Trump’s order on evictions offers little protection to renters

President Trump signs executive orders for economic relief during a news conference at his golf resort in New Jersey last Saturday. (Joshua Roberts/Reuters)
President Trump signs executive orders for economic relief during a news conference at his golf resort in New Jersey last Saturday. (Joshua Roberts/Reuters)

President Trump has repeatedly claimed over the past week that an executive order he signed on Saturday will prevent an impending wave of evictions across the country, but housing experts told Yahoo News his action provides no such protection. 

“We don’t want people being evicted, and the bill I’m signing will solve that problem largely, hopefully completely,” Trump said of the document, which was not actually a bill.

In response to a question at his press briefing Tuesday evening, Trump said that while Democrats might not care about evictions, he would stop them. “We’re stopping evictions. We’re not going to let that happen. The Democrats, maybe they don’t care, but I care, and we signed an executive order — you know that, right? — and we are not letting people be evicted.”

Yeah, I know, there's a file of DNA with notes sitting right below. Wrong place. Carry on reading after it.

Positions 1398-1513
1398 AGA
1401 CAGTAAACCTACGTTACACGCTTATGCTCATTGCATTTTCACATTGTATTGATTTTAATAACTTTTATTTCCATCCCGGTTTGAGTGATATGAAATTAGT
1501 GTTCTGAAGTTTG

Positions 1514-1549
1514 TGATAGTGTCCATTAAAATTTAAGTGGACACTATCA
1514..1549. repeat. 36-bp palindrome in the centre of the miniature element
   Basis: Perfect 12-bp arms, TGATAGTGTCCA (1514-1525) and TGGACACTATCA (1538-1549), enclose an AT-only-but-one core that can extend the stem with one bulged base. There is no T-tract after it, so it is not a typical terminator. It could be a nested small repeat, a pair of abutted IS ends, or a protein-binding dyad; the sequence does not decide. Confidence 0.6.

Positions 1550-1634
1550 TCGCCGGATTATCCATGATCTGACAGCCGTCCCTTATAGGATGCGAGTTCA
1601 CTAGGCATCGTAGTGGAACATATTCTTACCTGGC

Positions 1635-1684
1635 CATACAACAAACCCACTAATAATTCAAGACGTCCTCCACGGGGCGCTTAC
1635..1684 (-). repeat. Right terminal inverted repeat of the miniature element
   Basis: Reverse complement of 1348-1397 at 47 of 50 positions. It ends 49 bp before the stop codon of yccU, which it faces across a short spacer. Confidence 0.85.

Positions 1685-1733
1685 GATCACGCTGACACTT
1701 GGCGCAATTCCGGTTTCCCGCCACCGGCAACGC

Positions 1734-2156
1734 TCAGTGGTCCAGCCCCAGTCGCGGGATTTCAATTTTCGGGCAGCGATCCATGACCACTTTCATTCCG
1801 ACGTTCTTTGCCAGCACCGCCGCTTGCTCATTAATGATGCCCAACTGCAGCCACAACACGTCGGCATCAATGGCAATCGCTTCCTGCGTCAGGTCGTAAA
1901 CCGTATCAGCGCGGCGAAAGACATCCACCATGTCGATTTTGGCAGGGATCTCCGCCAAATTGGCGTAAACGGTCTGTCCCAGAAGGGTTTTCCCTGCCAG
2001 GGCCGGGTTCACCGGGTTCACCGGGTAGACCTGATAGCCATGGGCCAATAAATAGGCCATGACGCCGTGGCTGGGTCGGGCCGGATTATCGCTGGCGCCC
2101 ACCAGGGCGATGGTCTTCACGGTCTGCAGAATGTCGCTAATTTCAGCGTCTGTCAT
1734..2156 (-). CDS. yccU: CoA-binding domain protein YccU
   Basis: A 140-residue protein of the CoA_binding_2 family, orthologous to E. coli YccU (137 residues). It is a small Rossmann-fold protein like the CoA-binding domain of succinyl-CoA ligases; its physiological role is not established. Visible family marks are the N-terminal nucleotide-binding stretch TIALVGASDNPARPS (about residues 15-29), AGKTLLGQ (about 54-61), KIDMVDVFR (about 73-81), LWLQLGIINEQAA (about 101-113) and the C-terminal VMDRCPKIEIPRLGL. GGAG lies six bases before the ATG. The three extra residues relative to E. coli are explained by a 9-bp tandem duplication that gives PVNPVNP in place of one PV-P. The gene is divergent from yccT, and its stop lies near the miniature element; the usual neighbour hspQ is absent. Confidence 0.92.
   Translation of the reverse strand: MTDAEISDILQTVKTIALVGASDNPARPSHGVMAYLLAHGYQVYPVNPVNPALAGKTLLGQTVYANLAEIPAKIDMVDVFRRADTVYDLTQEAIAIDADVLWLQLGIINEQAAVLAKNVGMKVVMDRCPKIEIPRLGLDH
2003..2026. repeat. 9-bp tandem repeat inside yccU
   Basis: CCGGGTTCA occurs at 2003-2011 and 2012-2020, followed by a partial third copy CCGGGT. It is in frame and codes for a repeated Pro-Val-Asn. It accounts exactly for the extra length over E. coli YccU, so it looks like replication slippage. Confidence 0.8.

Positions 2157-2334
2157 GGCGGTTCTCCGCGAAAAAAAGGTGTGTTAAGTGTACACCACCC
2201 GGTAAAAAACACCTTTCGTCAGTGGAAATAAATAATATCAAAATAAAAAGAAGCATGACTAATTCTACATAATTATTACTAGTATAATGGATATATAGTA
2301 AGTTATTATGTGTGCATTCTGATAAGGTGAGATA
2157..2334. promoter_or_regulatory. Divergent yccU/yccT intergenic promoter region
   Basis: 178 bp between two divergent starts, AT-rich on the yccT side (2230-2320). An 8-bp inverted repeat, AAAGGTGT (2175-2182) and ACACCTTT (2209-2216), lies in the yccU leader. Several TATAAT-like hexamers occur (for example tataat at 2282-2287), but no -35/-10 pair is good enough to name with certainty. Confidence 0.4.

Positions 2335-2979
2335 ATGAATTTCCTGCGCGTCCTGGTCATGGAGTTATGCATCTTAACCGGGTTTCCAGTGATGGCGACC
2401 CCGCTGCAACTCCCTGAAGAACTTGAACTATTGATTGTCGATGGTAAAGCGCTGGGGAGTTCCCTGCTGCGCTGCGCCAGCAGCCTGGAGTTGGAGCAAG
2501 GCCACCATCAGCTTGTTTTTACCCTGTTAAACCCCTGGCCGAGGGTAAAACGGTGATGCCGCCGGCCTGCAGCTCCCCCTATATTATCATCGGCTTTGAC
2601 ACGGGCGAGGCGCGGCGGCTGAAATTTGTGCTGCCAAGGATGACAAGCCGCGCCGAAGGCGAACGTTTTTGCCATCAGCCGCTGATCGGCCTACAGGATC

On Wednesday, he repeated the assertion, saying, “I want to make it unmistakably clear that I’m protecting people from evictions. They didn’t want to do that. The Democrats didn’t want to do a protection from evictions.”

If Trump’s statements were accurate, it would offer a lifeline to the one in three Americans who had outstanding housing payments as of Aug. 1. An analysis of the U.S. Census Household Pulse Survey by the advisory firm Stout found 17 million households at risk of eviction. However, multiple housing and eviction experts told Yahoo News the document Trump signed doesn’t actually prevent people from losing their homes. It simply gives direction to various government agencies such as the Department of Housing and Urban Development (HUD) and the Federal Housing Finance Agency (FHFA) to look into potential solutions.